It was our plumber who suggested off-hand that we think about installing a washer and dryer in the space our old water heater used to occupy—after he had replaced it with a tankless, on-demand model, mounted to an exterior wall. That was back in November 2015. And that was all it took for me to reach out to a designer to help get our dining nook renovations off the ground.
A dozen people were prepping to backpack across the Grand Canyon when Matthew and I arrived at the North Kaibab Trailhead just before 4 in the morning on June 11th. They were up an hour before sunrise to beat the heat—most would call it a day at Cottonwood Campground, 6.3 miles away. Signs warned people not to hike down to the Colorado River and back again in a single day. Precisely what we were attempting to do—twice.
The idea blossomed after we returned from the John Muir Trail last summer, averaging 20 miles/day, 11 days in a row, covering elevation changes as grand as the Grand Canyon and in some cases grander. We had no doubt that we could tackle a 23-mile rim-to-rim dayhike, unburdened by 30-pound packs. But could we turn around and head back, re-crossing the canyon, for a total of 46 miles? This was uncharted territory for the both of us. Before logging 48 miles during the 4MPH Challenge last March (my proving ground for the Grand Canyon), the longest I’d hiked in a day was just shy of 30 miles on the Ohlone Trail. Matthew had run 25 miles at the San Antonio Marathon—before collapsing from dehydration a mile before the finish line!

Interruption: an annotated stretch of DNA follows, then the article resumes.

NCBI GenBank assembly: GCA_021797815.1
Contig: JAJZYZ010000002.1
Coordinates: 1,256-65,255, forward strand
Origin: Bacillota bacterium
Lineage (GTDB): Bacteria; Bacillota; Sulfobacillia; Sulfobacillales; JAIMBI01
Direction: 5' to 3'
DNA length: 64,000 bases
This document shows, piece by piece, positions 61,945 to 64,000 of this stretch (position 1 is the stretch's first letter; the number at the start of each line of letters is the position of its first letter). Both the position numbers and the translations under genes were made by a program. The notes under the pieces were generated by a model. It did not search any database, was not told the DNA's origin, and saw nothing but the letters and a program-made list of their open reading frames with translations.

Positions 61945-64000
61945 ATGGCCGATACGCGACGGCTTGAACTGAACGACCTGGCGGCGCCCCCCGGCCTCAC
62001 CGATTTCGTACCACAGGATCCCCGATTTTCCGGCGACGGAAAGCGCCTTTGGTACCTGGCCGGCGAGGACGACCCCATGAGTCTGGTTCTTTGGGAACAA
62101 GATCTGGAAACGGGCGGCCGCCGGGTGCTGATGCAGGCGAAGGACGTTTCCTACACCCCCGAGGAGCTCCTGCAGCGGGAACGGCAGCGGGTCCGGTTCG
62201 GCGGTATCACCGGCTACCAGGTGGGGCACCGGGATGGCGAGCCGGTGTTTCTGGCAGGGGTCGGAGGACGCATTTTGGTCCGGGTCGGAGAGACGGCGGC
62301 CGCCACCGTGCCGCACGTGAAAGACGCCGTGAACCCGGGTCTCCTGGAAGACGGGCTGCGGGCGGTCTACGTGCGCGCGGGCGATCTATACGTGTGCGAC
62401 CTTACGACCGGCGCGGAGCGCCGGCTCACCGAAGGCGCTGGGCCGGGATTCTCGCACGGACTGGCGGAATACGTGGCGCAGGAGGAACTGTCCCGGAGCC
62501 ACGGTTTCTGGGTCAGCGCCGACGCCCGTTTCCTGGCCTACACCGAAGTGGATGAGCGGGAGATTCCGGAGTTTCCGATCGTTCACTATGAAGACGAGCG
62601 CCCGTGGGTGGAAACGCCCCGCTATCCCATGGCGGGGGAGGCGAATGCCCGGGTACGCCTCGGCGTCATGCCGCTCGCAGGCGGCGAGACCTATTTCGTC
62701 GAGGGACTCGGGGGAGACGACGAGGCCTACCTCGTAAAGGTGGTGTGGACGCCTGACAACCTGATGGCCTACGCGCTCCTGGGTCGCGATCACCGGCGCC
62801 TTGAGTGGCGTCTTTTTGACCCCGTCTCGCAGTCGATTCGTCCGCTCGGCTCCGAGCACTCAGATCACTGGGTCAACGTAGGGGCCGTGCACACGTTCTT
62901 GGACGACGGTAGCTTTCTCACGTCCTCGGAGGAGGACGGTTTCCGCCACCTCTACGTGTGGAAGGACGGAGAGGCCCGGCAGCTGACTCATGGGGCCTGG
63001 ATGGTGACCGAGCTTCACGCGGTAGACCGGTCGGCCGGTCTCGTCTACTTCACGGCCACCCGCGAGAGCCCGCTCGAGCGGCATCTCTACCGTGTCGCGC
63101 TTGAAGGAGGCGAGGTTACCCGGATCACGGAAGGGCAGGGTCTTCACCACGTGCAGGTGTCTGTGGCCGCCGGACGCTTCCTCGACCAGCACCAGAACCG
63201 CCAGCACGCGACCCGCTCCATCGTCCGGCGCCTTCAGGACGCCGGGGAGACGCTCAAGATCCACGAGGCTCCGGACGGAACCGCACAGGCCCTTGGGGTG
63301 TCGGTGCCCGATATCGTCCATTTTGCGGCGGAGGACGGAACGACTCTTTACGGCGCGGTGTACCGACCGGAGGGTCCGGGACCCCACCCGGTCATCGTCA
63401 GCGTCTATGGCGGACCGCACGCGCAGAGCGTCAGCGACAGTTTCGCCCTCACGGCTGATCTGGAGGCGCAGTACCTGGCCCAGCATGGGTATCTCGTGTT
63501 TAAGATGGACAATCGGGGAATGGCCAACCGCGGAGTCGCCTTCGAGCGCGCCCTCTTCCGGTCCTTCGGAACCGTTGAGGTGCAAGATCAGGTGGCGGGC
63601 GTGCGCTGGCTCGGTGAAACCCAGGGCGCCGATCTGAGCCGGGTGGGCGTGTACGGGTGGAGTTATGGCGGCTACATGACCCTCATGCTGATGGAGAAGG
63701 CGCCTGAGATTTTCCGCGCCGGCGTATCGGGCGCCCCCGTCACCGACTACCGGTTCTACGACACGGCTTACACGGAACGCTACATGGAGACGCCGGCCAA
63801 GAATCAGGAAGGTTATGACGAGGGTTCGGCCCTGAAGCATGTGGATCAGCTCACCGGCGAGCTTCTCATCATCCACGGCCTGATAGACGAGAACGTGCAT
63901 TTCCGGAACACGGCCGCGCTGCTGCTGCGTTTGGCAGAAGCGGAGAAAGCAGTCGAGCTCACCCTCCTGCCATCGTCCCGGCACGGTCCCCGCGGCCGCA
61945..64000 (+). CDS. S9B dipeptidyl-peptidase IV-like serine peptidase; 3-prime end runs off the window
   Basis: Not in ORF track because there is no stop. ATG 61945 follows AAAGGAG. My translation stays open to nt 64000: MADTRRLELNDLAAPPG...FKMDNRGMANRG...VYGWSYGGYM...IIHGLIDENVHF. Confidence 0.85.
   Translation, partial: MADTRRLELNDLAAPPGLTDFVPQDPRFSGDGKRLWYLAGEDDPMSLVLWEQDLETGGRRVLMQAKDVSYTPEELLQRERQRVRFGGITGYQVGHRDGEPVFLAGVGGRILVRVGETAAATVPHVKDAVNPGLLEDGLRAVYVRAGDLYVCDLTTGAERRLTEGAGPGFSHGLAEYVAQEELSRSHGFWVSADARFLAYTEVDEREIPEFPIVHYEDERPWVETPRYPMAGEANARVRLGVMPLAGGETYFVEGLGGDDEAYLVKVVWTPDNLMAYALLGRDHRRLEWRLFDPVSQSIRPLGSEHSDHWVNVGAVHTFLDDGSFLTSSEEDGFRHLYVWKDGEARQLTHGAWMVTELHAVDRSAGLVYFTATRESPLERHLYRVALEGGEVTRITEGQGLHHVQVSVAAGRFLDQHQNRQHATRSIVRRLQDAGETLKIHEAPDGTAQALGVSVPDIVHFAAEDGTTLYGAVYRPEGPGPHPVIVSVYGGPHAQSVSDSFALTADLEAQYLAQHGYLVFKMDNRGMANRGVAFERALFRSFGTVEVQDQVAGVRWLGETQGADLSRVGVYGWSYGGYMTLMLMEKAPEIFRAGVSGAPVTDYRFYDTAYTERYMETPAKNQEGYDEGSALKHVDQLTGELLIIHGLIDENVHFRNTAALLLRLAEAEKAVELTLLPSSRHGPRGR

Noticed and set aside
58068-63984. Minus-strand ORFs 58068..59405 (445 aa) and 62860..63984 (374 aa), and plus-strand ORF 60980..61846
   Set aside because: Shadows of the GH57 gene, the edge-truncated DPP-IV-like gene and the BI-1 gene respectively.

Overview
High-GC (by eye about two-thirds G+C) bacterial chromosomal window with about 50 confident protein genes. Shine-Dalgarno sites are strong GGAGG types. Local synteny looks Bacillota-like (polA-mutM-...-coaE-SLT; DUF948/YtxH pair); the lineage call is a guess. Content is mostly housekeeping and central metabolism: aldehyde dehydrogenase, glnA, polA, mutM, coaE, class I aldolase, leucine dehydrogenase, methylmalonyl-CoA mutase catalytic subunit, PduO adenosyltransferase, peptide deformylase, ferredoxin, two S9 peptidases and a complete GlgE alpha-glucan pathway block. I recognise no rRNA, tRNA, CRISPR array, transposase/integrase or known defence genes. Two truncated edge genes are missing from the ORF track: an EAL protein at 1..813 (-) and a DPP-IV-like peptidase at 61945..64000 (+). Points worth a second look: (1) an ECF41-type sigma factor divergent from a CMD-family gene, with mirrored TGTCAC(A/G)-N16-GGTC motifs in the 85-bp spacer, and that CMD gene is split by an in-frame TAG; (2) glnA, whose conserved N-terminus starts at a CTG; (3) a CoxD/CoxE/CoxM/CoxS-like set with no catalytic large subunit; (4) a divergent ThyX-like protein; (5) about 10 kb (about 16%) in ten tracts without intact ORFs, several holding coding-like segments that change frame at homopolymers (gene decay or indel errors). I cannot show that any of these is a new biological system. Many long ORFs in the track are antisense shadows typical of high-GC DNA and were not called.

North Rim to Colorado River
Our target pace was 2.875mph, or 46 miles divided by 16 hours—roughly the daylight we had available. We were dead-on all the way to Cottonwood Campground—disconcerting because we had hoped to move faster on the downhill. It seemed unlikely that we’d be able to maintain the same pace heading up to the South Rim. I discovered midway that my cyborg elbow had started swelling—a bout of bursitis that cropped up a week earlier—in the middle of my final training hike on Mt. Diablo. My intensive use of hiking poles seemed to trigger the condition, so I packed up my left hiking pole—a disappointing setback. On the long, gradual stretch to Bright Angel Campground, we gravity-jogged occasionally and banked half-an-hour—of which we used 20 minutes at Phantom Ranch to refuel and change socks (both my big toes had poked through!). While there, I was able to make a $25 collect call so I could leave Stephanie a voicemail indicating our progress.
Stephanie took this photo of me—well, more the burger I made for her—after we hiked 9 miles on the Dipsea Trail on July 4th. We’d intended to make it all the way to Stinson Beach for “halfway hamburgers” at The Parkside Cafe, but we turned around mid-way and headed back early—so I made them at home instead. But first I studied the advice in The Food Lab to up my burger-game. It worked.